Giving Aboriginal and Torres Strait Islander families a voice through research

Wednesday 20 December 2023

Australian Aboriginal and Torres Strait Islander communities have survived the harsh but beautiful lands of Australia for over 65,000 years. Despite the ravages that colonisation has caused for their communities, they continue to survive, and Mater Researchers are working to close the healthcare gap help them thrive. 

Associate Professor Kym Rae and her research team are determined to improve healthcare outcomes for Aboriginal and Torres Strait Islander people. By partnering with communities, the research team is forging strong alliances and focusing on improving understanding of the serious health issues identified by community members to support the growth of strong families in communities.   

The team has spent the past two years visiting more than 10 Aboriginal and Torres Strait Islander communities throughout Queensland, engaging with over 230 people to hear their stories and talk about the importance of early life - from pregnancy, throughout the perinatal period and the first 1,000 days of a child's life.   

“We always ask the question, ‘what do you believe is important for families?’, and everyone we speak to agrees that the perinatal period is critical for future health,” A/Prof Rae said. 

“Despite the communities identifying its importance, there are currently no studies using a co-designed approach to investigate the critical importance of the first 1,000 days in the development of Aboriginal and Torres Strait Islander children to healthy adults.” 

Yarns held with communities to date have identified other important impacting health outcomes including social and emotional wellbeing, exposure to trauma, grief and loss and impacts of racism and access to basic healthcare interventions, such as hearing, eyes and dental care.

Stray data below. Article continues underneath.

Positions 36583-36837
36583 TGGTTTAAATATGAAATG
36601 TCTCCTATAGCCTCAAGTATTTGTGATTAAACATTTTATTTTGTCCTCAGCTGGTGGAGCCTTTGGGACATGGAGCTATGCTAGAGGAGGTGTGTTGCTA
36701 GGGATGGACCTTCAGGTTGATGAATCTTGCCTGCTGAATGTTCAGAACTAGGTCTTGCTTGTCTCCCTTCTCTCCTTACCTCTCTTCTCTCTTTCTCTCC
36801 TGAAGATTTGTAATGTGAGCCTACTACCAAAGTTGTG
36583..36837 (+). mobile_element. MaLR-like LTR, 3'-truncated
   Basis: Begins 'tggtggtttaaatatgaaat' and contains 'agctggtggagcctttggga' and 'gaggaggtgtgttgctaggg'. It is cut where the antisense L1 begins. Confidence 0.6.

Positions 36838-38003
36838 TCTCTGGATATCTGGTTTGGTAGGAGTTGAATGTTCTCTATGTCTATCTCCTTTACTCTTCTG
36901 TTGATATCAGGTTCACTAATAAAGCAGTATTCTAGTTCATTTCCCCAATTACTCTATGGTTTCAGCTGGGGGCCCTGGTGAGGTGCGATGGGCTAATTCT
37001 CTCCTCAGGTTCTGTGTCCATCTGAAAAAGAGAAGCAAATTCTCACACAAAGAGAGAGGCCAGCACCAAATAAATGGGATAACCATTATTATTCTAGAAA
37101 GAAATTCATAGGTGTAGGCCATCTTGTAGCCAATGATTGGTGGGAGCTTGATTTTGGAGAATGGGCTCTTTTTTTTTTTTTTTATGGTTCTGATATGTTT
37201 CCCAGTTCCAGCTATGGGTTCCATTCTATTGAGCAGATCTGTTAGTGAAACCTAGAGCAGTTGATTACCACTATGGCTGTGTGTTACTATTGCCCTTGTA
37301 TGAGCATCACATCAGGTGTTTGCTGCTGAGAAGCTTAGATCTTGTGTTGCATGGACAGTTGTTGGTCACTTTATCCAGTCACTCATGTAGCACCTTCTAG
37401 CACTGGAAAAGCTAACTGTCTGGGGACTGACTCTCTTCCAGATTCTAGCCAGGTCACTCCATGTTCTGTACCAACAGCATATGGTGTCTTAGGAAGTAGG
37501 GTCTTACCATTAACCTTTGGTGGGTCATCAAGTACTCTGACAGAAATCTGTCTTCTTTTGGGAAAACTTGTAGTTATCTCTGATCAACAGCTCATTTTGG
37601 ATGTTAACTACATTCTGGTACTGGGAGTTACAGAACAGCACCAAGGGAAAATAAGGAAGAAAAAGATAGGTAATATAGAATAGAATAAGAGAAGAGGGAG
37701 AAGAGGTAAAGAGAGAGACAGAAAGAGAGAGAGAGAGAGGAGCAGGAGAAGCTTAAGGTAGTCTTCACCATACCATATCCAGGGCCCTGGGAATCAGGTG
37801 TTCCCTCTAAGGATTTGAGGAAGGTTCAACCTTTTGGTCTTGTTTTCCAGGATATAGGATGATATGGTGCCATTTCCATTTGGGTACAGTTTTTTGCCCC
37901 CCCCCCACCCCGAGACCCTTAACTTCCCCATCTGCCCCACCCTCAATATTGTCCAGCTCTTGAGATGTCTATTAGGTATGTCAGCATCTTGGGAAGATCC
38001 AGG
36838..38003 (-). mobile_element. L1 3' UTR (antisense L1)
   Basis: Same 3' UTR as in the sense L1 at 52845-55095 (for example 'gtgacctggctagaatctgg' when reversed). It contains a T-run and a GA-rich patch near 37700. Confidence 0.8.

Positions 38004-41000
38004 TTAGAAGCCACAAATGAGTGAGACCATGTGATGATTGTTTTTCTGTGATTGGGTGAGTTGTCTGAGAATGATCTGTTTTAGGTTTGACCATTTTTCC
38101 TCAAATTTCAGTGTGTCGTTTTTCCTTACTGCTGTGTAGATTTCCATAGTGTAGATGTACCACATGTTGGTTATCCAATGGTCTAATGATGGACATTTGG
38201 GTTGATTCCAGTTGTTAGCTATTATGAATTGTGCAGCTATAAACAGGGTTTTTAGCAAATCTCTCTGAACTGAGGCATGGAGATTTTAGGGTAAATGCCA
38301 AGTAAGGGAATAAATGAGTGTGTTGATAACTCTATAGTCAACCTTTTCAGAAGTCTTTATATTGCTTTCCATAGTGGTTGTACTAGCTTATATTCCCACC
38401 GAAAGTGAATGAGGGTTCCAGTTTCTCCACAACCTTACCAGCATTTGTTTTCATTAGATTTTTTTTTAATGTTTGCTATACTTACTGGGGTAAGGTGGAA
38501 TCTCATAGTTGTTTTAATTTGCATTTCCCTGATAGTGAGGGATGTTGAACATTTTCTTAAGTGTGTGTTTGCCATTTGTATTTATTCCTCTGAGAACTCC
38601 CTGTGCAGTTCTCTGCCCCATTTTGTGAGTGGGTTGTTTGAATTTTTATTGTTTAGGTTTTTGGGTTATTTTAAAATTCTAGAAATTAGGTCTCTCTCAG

“Community members identified how challenging this was for those with issues such as autism, fetal alcohol syndrome and cerebral palsy to access early interventions, particularly when living in rural or remote regions,” A/Prof Rae said.  

“To respond to community feedback, we will combine the longitudinal study with a range of immediate healthcare interventions to improve outcomes for families now." 

“This will enable parents who join the study to self-refer to the PACT program, led by Dr Koa Whittingham, to support parenting and social emotional wellbeing, and all babies born into the study will be screened early in life to determine if they are at risk of poor neurodevelopmental outcomes.” 

Babies who are identified as at risk of these poor outcomes will be referred into the LEAP program led by Dr Kath Benfer and Prof Roz Boyd, where parents will learn about everyday play activities that can promote neurodevelopment and improve outcomes for children. This will be supported via an Aboriginal Health worker in their community and via telehealth, enabling easy access to those outside of metropolitan areas. Each of these programs will meet a priority set by the Aboriginal and Torres Strait Islander communities of Queensland. 

The research team are now finalising plans to co-design the elements of the longitudinal study of parents and their children for the first 1,000-2,000 days of life for Aboriginal and Torres Strait Islander families. This ambitious research project to close the healthcare gap is the product of a Strong Families Study grant, funded by the National Health and Medical Research Council.  

Working with Aboriginal researcher co-leads Professor Maree Toombs and Associate Professor Anne-Marie Eades, as well as Aboriginal researchers Professor Sandra Eades, Professor Rhonda Marriott, and researchers from the Children’s Health Research Centre, the team will also soon formalise an Indigenous Steering Committee. 

A/Prof Rae said that community members are well aware that what happened in the previous generation can have significant implications for the generations to follow. 

“The people we speak to in these communities speak out about the intergenerational trauma that is still being experienced through colonisation and systemic racism. For this reason, self-determination of research priorities and practices can only be delivered using a co-designed approach,” A/Prof Rae said.  

“Having a strong culture improves health and resilience for Aboriginal and Torres Strait Islander people, and our team is determined to walk hand in hand with Aboriginal and Torres Strait Islander communities to create a better today, a better tomorrow and a stronger future for their families.” 


This article was featured in the December 2023 edition of Research Australia's INSPIRE magazine. Please click here to view the issue in full.